Lawes is wary that the clash with the Sigma Lions at Emirates Airline Park tomorrow offers a chance to deliver a bruising welcome to South Africa.
But Lawes has told Ivan Van Rooyen’s side that while the tourists want to put an early marker down up front they will be turning the other cheek to any rough stuff.
“I’m not entirely sure what we’re going to get in terms of craic on the pitch and people trying to wind us up but we’ve got a lot of pretty level-headed players,” he said.
“We’re certainly not looking to start scrapping in the first game on the tour. We’ll see what happens.”
“Regardless of who you play, as a Lions team your opposition are always going to be gunning for you and they’re always going to be so up for it and ready to get into you.
“We will be prepared for that but still looking to impose our own physicality on the game as well.
“It’s our first game out here so it’s going to be important to take a good step forward and show what we are going to be about on this tour and – come the Tests – what sort of pack we’re going to be.”
The Sigma Lions came bottom of the South African pool in the recent Rainbow Cup so offer a good chance for the tourists to make a positive early impression but Lawes has warned against any repeat of the 74-10 rout on the last tour in 2009.
“If there is talk of that, it’s not coming from us,” said the Northampton flanker.
“We’re just excited to get out there and put what we’ve been doing in training on the park.
“I don’t feel under pressure. We just want to show what we can do.”
The tourists, who have Robbie Henshaw sidelined with a hamstring injury, have been boosted by the possibility that captain Alun Wyn Jones may be able to play some part in the tour after all.
The Lions’ medical team are monitoring his recuperation from the shoulder he dislocated against Japan having been informed by specialists the damage is not as bad as expected when he was initially ruled out of the tour.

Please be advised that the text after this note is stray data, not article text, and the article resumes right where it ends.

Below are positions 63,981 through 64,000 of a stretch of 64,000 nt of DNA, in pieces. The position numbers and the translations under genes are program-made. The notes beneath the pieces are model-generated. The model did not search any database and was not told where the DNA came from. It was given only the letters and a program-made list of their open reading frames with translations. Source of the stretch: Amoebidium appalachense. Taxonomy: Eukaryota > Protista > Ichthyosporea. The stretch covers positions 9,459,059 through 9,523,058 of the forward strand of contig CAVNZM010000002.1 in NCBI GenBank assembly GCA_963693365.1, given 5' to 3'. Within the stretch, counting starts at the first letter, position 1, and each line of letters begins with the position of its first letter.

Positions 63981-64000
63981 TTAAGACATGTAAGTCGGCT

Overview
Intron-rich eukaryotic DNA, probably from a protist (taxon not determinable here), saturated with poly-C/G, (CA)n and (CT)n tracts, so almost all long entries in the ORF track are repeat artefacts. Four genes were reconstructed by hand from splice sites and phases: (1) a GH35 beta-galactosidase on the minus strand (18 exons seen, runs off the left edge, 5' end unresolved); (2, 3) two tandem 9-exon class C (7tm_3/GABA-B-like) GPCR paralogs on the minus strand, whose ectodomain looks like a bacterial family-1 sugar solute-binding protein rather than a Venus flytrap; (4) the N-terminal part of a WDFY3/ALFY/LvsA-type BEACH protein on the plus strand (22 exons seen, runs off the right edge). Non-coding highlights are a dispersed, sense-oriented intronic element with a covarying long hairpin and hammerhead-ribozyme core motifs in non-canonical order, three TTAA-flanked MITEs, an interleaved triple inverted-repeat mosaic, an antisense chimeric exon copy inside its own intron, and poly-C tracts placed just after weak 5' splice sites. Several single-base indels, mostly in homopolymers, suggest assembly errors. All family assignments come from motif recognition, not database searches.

“For him to get back in any way shape or form would be awesome,” said Lions assistant coach Neil Jenkins.
“If someone of his calibre becomes available and he’s able to represent us, it becomes a no brainer.
“I’ve known Al a long time and I’ve never written him off in any way shape or form.
“Nothing surprises me with Al. He’s an incredible player who looks after himself incredibly well.
“If anyone can get back to playing in the Test series, then he certainly can.”
Meanwhile, Lewis Ludlow admitted to his astonishment after being named by Eddie Jones as England’s first uncapped captain for 37 years yesterday.
The Gloucester skipper will follow in the footsteps of Nigel Melville in 1984 and become only the fifth rookie captain in England’s history when he leads the side out against the USA at Twickenham tomorrow.
“He rang me on Sunday and said he was thinking of doing it if the week went well and I wasn’t quite sure how to take it, what to believe,” said the 26-year-old, who will take over captaincy duties with regular skipper Owen Farrell on tour with the Lions.
“I was completely shocked, but anyone here that has caps has been really supportive of what I’ve been doing and it has been a massive group effort.
“I have captained since I was really young.
“At Ampthill I think that was more to do with the fact that there wasn’t really anybody that spoke too much.
“I was quite a gobby little kid, I suppose, and that went quite well for me.
The flanker is one of eight uncapped players in the starting line-up including half-backs Harry Randall and Marcus Smith, the Harlequins playmaker who led his side to the Premiership title at Twickenham last weekend.
“If the ball is quick on Sunday we should see some good rugby from both of those boys,” said Jones.